Everyday Use, set in the 60s or early 70s, features characters struggling with each other to define their identities within the African American culture. The story begins with Mama, and her daughter, Maggie, ...
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...s leaving and are not affected by what she has said. As Dee (Wangero) puts on her sunglasses and is about to leave, Mama says “Maggie smiled; maybe at the sunglasses. But a real smile, not scared” (Baym and Levine 1537). Mama and Maggie go back to the same lives they have always known and are comfortable with. “After we watched the car dust settle I asked Maggie to bring me a dip of snuff. And then the two of us sat there just enjoying, until it was time to go in the house and go to bed” (Baym and Levine 1537).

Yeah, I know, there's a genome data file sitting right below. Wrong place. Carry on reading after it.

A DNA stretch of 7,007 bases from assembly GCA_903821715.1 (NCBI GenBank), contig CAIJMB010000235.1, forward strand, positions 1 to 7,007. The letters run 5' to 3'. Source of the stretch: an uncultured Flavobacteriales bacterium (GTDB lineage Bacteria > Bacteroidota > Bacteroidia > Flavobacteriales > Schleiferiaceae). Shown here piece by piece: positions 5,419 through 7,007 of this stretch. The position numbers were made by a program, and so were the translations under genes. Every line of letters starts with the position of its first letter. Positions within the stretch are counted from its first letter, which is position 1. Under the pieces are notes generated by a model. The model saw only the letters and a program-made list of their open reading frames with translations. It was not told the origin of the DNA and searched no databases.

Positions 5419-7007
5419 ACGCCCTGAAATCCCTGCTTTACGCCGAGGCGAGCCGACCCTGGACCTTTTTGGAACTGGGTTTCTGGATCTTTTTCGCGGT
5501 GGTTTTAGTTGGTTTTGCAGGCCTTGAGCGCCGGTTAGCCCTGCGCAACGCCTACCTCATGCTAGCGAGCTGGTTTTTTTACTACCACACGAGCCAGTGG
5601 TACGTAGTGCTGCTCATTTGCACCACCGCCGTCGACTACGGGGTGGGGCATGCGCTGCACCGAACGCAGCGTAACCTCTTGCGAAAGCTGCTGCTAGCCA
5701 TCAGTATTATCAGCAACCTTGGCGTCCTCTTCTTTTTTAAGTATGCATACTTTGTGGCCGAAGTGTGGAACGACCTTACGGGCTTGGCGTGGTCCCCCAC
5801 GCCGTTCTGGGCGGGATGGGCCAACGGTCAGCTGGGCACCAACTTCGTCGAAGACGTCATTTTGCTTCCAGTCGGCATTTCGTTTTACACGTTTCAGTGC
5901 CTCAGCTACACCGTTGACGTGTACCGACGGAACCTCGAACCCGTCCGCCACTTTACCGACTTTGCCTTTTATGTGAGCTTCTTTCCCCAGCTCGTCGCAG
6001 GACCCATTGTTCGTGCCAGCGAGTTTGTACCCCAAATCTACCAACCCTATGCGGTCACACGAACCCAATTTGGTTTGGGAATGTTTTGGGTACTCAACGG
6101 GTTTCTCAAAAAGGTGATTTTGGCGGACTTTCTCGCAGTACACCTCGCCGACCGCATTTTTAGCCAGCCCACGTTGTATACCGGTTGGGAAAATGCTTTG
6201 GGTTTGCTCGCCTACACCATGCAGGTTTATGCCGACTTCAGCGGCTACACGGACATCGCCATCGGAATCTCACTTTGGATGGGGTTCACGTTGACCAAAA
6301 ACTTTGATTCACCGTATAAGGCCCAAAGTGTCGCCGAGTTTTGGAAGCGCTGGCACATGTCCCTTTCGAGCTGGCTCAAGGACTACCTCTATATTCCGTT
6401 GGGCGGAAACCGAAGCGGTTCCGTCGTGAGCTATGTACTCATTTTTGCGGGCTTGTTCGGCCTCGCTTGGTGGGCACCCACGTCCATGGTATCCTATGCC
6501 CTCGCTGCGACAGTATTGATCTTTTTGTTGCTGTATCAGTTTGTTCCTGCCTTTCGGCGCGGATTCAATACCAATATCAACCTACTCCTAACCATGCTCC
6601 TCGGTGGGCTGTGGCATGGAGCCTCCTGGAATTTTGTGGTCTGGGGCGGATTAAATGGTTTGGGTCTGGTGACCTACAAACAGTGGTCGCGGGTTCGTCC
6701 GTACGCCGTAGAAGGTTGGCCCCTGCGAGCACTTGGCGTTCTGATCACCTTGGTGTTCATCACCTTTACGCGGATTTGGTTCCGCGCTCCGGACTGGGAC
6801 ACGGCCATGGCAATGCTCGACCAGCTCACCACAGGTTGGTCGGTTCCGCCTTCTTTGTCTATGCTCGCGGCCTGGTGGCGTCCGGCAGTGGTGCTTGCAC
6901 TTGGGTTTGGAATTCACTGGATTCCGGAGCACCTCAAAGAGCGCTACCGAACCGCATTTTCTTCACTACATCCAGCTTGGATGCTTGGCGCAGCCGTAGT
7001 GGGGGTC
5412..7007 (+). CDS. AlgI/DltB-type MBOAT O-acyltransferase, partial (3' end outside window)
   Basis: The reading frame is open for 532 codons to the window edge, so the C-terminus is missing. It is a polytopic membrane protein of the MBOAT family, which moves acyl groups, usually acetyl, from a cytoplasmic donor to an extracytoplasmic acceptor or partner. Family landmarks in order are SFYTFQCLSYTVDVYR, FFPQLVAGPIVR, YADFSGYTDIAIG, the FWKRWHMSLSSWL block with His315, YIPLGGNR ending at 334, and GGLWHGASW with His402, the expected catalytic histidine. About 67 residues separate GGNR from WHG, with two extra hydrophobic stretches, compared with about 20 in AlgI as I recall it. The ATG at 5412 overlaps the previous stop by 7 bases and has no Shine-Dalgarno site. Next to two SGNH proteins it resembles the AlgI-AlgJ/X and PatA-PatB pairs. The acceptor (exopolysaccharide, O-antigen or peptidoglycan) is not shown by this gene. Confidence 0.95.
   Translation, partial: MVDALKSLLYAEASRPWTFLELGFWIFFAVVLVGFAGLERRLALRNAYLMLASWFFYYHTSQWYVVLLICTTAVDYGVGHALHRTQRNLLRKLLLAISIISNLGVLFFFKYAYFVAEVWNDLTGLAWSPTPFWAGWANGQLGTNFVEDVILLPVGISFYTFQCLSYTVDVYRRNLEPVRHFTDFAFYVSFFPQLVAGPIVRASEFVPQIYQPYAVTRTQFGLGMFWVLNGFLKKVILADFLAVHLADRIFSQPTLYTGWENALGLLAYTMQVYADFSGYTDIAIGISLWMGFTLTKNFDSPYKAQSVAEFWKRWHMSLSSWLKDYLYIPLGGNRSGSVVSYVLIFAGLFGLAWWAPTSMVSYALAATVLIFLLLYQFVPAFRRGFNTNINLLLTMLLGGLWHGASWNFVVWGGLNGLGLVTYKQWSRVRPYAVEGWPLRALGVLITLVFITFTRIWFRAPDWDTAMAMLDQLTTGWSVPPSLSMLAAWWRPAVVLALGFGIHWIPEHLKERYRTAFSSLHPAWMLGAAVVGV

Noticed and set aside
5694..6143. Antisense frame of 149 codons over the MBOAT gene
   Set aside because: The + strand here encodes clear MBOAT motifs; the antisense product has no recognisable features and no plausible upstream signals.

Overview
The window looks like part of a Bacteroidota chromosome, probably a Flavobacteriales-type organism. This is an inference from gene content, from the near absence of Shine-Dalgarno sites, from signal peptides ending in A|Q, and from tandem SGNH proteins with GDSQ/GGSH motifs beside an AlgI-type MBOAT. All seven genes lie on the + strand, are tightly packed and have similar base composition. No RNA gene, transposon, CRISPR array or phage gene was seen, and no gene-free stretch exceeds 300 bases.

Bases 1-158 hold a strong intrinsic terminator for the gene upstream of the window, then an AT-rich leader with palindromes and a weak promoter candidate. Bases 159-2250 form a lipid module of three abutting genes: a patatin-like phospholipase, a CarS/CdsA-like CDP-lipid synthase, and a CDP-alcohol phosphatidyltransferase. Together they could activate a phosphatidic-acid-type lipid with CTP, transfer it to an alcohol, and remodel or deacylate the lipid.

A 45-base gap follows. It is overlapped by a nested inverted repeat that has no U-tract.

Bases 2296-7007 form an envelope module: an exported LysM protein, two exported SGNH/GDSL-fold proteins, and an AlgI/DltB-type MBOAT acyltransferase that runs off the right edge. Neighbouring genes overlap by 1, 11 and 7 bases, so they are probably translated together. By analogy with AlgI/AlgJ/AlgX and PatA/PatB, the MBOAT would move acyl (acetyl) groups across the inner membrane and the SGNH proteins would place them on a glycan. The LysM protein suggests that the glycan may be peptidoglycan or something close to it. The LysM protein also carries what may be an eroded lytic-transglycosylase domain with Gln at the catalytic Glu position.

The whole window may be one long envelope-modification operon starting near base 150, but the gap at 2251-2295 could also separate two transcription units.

As a major author of fiction, nonfiction, and poetry during the late twentieth and early twenty-first century, Alice Walker accentuated the perspective of women, especially African American women, characterizing them as “the mule of the world” (Abbot 42). She advocates strength from African American women and made long strides in the literary world (Hoel 34).
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